The Risk of Identity Theft with Community Mailboxes
Over the course of the next five years, Canada Post will be phasing out door-to-door mail delivery to homes in urban areas, moving toward the use of more “community mailboxes” where the mail for several households are all delivered in a single centralized mailbox somewhere in the neighborhood. Each home still gets its own box, but this box is no longer right outside their respective front doors and they’re not through slots that lead right into their homes. Canada Post says this will save them a lot of money in the long run and it’s a measure they’re taking to eliminate losses.
Community mailboxes are not new, even in big cities. You’ll see them in condo developments, townhouse developments and new subdivisions, but they may also carry an increased risk for identity theft. When you receive a new credit card in the mail or when you receive important tax documents in the mail, these would conventionally be delivered right to your front door. There is still a risk of theft, but the risk is presumably lower than with a community mailbox located in a public area up to several blocks away. There is less security and less control with a community mailbox.
With the upcoming changes to how Canada Post will deliver residential mail, concerns about the risks associated with so-called “super boxes” have risen to the forefront. The CBC reports there were nearly 5,000 “incidents” involving community mailboxes between 2008 and 2013. Some of these were vandalism and arson, but others were also mail theft. Some community mailboxes have “been broken into at least once a year for the last decade,” said Coquitlam Mayor Richard Stewart. “We end up with people constantly having to go out and change their credit card numbers, change all their bank account numbers, their security systems to avoid identity theft.”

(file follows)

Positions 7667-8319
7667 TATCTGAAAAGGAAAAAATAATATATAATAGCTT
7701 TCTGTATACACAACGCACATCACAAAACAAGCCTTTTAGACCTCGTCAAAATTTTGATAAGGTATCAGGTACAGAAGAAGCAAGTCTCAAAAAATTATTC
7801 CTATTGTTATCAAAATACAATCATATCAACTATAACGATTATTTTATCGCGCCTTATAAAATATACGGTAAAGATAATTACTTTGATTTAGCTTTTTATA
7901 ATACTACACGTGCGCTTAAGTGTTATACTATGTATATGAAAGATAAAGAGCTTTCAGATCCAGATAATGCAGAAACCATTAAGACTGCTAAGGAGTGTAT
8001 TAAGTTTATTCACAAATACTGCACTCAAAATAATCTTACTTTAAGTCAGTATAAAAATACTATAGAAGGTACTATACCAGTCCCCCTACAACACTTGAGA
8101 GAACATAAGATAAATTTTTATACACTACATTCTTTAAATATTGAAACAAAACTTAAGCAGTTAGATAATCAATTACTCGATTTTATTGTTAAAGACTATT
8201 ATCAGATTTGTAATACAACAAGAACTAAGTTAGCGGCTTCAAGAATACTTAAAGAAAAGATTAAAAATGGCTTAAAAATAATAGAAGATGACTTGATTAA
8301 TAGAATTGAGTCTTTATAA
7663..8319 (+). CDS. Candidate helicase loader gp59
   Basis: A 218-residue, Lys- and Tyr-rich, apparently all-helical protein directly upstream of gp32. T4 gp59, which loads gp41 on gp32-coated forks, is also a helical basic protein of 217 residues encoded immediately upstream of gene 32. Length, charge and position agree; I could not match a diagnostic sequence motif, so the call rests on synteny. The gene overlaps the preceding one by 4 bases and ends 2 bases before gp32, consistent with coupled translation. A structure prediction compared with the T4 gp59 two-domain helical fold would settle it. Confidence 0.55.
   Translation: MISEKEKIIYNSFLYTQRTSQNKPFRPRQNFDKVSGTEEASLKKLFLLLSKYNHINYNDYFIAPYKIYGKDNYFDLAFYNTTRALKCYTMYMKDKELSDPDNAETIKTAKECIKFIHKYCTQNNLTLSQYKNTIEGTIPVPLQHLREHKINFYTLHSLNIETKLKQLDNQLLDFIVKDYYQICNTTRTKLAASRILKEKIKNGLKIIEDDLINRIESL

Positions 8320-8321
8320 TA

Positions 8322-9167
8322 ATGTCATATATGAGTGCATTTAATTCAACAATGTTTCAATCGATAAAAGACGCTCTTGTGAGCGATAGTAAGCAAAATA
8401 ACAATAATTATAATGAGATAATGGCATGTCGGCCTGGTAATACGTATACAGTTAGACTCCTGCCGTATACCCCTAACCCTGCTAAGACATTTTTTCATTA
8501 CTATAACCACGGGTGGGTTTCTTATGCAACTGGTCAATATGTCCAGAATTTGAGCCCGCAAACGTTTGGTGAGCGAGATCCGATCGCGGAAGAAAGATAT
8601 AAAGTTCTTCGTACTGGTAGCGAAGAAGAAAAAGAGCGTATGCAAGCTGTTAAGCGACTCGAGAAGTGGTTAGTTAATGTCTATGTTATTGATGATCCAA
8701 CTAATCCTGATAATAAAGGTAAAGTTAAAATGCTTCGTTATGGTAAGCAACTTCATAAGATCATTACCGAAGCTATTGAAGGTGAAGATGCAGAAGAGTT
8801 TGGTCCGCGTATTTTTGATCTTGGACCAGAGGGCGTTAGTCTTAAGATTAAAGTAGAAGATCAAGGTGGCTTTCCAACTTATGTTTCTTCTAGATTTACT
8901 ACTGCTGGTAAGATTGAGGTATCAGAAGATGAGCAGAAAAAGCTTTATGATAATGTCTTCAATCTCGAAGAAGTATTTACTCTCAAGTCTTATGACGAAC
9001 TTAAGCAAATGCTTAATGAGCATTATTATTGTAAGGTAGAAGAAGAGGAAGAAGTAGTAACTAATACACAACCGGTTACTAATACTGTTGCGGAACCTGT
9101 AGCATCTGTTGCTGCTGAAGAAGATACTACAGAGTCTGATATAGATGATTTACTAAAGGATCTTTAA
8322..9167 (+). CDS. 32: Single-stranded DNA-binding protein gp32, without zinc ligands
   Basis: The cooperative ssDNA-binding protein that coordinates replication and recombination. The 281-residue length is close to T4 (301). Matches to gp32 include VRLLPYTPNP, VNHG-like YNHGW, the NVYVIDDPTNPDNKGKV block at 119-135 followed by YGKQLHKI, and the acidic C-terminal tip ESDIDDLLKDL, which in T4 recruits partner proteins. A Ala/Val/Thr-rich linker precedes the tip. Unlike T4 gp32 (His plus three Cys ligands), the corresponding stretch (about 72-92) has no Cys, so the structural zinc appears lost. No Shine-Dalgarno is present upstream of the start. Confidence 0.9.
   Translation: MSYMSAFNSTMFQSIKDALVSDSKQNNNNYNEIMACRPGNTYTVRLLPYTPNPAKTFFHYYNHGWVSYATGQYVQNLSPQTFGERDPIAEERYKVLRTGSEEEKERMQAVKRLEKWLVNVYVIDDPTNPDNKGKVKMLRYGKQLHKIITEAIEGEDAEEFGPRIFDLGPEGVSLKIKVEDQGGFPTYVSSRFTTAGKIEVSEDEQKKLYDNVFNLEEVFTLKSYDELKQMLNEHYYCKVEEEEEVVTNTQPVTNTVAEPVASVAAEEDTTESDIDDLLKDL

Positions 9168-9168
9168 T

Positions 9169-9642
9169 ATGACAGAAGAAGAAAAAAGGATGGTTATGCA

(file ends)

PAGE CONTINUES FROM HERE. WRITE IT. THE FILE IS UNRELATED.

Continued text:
A similar story was reported by the Vancouver Sun. Canadian Union of Postal Workers Vancovuer local president Kim Evans says that it is “definitely a concern” and that there have been “numerous break-ins of mailboxes,” largely because you are “creating a one-stop shop for thieves.” The people who are stealing the mail for the purpose of identity theft are able to break into several mailboxes all at once, which is far easier than if they had to steal the mail going door to door.
These concerns over identity theft and mail theft must be addressed by Canada Post, possibly by increasing the locks and other mechanisms used in the community mailboxes. This is in addition to other problems associated with the increased use of “super boxes.” With mailbox rental for just $30 per month, a far safer and more secure solution is available.
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